Earlier this week, Accountants Daily sister brand SMSF Adviser reported that fractional property investment company DomaCom had received administrative binding advice from the ATO confirming that a part disposal of a home can be used for downsizer contributions.
The administrative binding advice means that a person can dispose part of their home under DomaCom’s Senior Equity Release platform and be eligible to make a downsizer contribution.
The downsizer scheme, which has been available since 1 July 2018, allows individuals who are 65 years or older and meet the eligibility requirements to make a contribution to their superannuation from the proceeds of selling their home of up to $300,000.
In order to be eligible, the contribution must be from the proceeds of selling a home which meets the partial or full capital gains tax exemption rule and the home must have been owned by the member or their spouse for 10 years prior to the sale. The home cannot be a caravan, houseboat or other mobile home.
Members must also provide their super fund with a “Downsizer contribution into super” form either before or at the time of making their downsizer contribution. The downsizer contribution must be made within 90 days of receiving the proceeds of sale, which is usually at the date of settlement.
Speaking exclusively to SMSF Adviser, ATO assistant commissioner Sonia Corsini said it is important that individuals who are thinking about disposing a part interest in a property, and using the proceeds to make a downsizer contribution, are aware they can only access the downsizer scheme once.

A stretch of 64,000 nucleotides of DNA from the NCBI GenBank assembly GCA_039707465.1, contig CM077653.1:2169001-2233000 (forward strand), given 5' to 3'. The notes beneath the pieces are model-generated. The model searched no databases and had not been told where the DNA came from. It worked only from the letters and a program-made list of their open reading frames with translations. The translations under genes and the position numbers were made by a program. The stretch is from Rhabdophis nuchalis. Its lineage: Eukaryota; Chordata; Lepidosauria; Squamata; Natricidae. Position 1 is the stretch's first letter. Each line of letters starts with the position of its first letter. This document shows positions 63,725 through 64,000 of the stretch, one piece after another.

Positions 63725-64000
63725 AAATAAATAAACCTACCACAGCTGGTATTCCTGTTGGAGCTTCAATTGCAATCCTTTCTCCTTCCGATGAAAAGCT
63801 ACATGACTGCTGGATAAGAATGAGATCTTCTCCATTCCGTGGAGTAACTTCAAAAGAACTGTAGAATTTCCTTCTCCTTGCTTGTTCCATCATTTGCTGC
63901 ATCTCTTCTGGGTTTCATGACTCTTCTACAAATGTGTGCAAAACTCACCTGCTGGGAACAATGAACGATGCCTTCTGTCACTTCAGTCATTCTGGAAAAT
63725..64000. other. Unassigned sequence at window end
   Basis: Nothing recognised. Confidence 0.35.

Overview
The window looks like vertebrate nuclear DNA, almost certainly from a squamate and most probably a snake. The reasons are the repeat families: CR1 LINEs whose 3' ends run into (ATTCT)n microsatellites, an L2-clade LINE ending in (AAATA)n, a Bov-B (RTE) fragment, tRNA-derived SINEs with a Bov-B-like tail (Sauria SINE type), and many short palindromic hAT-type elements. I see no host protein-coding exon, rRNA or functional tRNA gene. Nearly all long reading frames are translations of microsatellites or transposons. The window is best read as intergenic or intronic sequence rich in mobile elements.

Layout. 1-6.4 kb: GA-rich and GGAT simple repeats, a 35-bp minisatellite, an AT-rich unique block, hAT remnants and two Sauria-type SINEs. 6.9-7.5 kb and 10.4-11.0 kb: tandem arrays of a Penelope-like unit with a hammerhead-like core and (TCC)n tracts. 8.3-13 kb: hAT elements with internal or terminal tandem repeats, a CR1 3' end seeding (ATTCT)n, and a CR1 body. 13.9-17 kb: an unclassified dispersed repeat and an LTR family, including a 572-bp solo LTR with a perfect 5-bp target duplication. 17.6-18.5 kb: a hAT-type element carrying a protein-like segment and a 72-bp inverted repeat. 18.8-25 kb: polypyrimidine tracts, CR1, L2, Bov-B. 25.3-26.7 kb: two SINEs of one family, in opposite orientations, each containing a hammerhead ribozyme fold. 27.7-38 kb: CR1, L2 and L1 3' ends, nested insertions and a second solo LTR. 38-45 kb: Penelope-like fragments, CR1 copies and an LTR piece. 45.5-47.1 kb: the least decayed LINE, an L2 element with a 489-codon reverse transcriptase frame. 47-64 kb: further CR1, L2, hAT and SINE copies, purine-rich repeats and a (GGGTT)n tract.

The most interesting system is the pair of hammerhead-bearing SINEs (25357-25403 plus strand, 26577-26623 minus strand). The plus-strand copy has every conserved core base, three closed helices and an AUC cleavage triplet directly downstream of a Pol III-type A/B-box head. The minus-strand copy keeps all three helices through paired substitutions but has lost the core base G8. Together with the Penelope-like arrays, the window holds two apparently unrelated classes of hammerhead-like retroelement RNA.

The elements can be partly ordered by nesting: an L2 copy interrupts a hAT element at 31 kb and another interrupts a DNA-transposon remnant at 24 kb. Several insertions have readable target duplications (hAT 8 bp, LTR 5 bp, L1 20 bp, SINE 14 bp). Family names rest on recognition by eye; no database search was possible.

“In general, where an individual disposes of an interest in their property, if it’s a part interest, they can make a contribution under the downsizer provisions. [However], if they later choose to dispose of the remaining interest in their property, they can’t then use the proceeds of that sale in the downsizer scheme. They’re limited to only accessing that scheme once,” Ms Corsini explained.
This is the case, she said, even where the individual has not fully utilised the $300,000 cap for downsizer contributions.
“If the value of the proceeds of the part interest are up to that $300,000, then that might be a moot point, but if, for example, the amount was lower and the sale proceeds were $100,000 and that’s what they contributed, they can’t then top up the remainder when they later sell the remainder of that property,” she said.
Where individuals access the downsizer scheme, Ms Corsini noted that they can make more than one contribution, but only from the proceeds of one disposal of a part interest.
“They can’t then go back and make further contributions where there’s a subsequent disposal,” she stated.